And now for the Dumb Questions….
Stephanie: Who’s recently viewed your LinkedIn profile, and what the hell do they want?
Amahl: Oh man, how much shade do I want to throw at them? How do I choose? In the last 90 days, 648 people have looked at my profile. Someone wants a job, another was a teammate who wants my contact list, someone else is from my class and wants to go and get a beer, so he’s probably thinking of some way to throw shade at me, and this marketing expert probably saw my comment about the Women’s March – I’m very active about social activism, I don’t run or hide from that because of humanity.
Stephanie: Favorite movie that you’ve never watched?
Amahl: “Birth of a Nation.” I need to watch that. I’m going to lose some major cred if I don’t. But that’s some heavy content, like what day do you choose?
Stephanie: At what age is it okay to pummel your kids in video games?
Amahl: Birth. Listen, he’s got to learn.
Stephanie: Who’s your second favorite NFL punter of all time?
Amahl: The punter from the Giants is my first; he’s jacked. But I like the swag of the young man from Oakland, his name is Marquette King. But he needs to learn to use his inside voice; you’re on the team, but know your role.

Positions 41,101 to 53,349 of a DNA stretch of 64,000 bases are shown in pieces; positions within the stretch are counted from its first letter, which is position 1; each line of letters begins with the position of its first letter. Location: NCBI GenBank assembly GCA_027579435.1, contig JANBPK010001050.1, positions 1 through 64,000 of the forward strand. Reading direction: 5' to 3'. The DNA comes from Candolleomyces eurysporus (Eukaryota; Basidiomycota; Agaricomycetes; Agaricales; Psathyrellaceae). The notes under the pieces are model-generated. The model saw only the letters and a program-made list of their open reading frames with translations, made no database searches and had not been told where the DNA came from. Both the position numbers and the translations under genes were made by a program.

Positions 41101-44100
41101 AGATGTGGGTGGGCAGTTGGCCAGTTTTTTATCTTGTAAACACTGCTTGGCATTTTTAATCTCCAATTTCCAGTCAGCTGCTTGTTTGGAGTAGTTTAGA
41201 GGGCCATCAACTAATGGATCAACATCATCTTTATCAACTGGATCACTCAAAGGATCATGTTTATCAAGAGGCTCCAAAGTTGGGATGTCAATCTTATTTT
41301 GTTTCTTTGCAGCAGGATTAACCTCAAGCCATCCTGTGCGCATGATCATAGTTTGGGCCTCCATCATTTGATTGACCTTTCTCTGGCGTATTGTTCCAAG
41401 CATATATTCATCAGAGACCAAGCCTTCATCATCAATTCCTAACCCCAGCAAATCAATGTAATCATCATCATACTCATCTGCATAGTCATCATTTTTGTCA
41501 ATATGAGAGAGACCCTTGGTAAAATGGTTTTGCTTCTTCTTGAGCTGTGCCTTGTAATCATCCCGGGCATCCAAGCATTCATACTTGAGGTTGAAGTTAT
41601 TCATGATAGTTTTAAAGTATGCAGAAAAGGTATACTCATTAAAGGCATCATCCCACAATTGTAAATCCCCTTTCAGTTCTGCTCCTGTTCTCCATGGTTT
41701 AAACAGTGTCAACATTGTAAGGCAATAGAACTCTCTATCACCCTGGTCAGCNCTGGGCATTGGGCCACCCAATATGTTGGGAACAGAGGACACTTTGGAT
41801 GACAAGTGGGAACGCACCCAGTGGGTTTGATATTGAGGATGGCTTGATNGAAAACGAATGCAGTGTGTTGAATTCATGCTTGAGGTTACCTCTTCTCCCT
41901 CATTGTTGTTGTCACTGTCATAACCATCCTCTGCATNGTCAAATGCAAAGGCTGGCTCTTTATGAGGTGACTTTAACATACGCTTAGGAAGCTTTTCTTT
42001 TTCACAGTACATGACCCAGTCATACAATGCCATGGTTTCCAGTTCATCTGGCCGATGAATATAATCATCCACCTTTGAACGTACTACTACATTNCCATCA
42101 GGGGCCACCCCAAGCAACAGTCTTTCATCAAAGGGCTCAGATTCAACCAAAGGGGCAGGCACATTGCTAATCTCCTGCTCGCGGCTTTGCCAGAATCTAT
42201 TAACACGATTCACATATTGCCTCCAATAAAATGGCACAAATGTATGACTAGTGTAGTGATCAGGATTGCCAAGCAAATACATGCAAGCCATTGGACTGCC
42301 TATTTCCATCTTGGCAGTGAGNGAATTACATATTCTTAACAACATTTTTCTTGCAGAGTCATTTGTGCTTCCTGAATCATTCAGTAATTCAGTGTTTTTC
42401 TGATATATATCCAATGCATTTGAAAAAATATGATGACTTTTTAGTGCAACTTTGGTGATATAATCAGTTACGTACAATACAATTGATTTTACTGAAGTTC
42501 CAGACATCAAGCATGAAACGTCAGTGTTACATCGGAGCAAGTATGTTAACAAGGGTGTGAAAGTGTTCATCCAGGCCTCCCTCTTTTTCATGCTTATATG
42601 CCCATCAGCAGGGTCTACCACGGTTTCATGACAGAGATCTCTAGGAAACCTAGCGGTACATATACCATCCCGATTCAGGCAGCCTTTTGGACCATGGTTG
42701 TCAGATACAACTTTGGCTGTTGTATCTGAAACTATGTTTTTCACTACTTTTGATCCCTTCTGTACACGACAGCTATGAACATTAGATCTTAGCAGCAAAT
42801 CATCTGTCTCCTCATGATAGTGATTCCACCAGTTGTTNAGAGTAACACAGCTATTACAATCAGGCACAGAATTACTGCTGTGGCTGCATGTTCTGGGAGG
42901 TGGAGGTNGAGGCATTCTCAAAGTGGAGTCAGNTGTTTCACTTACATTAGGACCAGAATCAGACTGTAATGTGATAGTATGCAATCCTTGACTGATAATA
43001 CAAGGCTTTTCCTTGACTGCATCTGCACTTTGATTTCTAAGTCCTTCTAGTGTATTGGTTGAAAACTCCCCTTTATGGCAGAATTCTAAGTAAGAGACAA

Stephanie: What’s it like being the only person on LinkedIn with “Dragon Slayer” as a former title?
Amahl: Liberating. Titles are bullshit. I don’t think they’ve earned it. And I think that people are slave-ish to them for all of the wrong reasons. I took my title off my business card so that I could see how people treated me organically. I don’t want them treating me like something because they think they should be treating me that way. If my title is the only thing that draws you towards me, then I don’t know if I actually want you around.
Stephanie: I recently purchased www.amahlwilliams.com. Know anyone who might be interested?
Amahl: The haters. Final answer.
Bio: Amahl Williams has spent his career developing complex integrated marketing and business development programs for large retail, media, and telecom organizations. As Vice President of Business Development for Pluris Marketing, Amahl is responsible for sales and marketing processes at Pluris and helping our clients exceed their own marketing and sales goals. His latest thoughts on marketing, the struggle, and Boston sports teams can be found @itsamahlworld.